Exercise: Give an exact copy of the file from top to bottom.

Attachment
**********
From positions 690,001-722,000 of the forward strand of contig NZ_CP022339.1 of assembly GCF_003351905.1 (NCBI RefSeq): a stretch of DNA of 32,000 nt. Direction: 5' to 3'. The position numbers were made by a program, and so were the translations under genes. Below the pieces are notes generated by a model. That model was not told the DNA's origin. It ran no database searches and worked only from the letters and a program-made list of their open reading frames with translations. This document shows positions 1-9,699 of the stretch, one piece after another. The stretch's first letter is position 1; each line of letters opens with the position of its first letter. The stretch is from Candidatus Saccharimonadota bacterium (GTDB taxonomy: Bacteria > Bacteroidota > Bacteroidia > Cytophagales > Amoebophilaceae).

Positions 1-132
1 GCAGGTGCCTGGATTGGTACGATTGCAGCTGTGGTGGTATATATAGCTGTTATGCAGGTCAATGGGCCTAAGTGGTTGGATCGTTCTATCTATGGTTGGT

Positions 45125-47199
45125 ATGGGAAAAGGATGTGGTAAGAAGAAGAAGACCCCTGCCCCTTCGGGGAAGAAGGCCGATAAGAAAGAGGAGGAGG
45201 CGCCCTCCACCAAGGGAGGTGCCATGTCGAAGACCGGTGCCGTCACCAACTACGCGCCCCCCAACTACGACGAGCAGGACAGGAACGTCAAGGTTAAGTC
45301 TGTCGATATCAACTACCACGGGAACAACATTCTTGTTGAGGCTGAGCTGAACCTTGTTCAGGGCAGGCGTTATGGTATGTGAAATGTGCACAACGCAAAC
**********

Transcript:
From positions 690,001-722,000 of the forward strand of contig NZ_CP022339.1 of assembly GCF_003351905.1 (NCBI RefSeq): a stretch of DNA of 32,000 nt. Direction: 5' to 3'. The position numbers were made by a program, and so were the translations under genes. Below the pieces are notes generated by a model. That model was not told the DNA's origin. It ran no database searches and worked only from the letters and a program-made list of their open reading frames with translations. This document shows positions 1-9,699 of the stretch, one piece after another. The stretch's first letter is position 1; each line of letters opens with the position of its first letter. The stretch is from Candidatus Saccharimonadota bacterium (GTDB taxonomy: Bacteria > Bacteroidota > Bacteroidia > Cytophagales > Amoebophilaceae).

Positions 1-132
1 GCAGGTGCCTGGATTGGTACGATTGCAGCTGTGGTGGTATATATAGCTGTTATGCAGGTCAATGGGCCTAAGTGGTTGGATCGTTCTATCTATGGTTGGT

Positions 45125-47199
45125 ATGGGAAAAGGATGTGGTAAGAAGAAGAAGACCCCTGCCCCTTCGGGGAAGAAGGCCGATAAGAAAGAGGAGGAGG
45201 CGCCCTCCACCAAGGGAGGTGCCATGTCGAAGACCGGTGCCGTCACCAACTACGCGCCCCCCAACTACGACGAGCAGGACAGGAACGTCAAGGTTAAGTC
45301 TGTCGATATCAACTACCACGGGAACAACATTCTTGTTGAGGCTGAGCTGAACCTTGTTCAGGGCAGGCGTTATGGTATGTGAAATGTGCACAACGCAAAC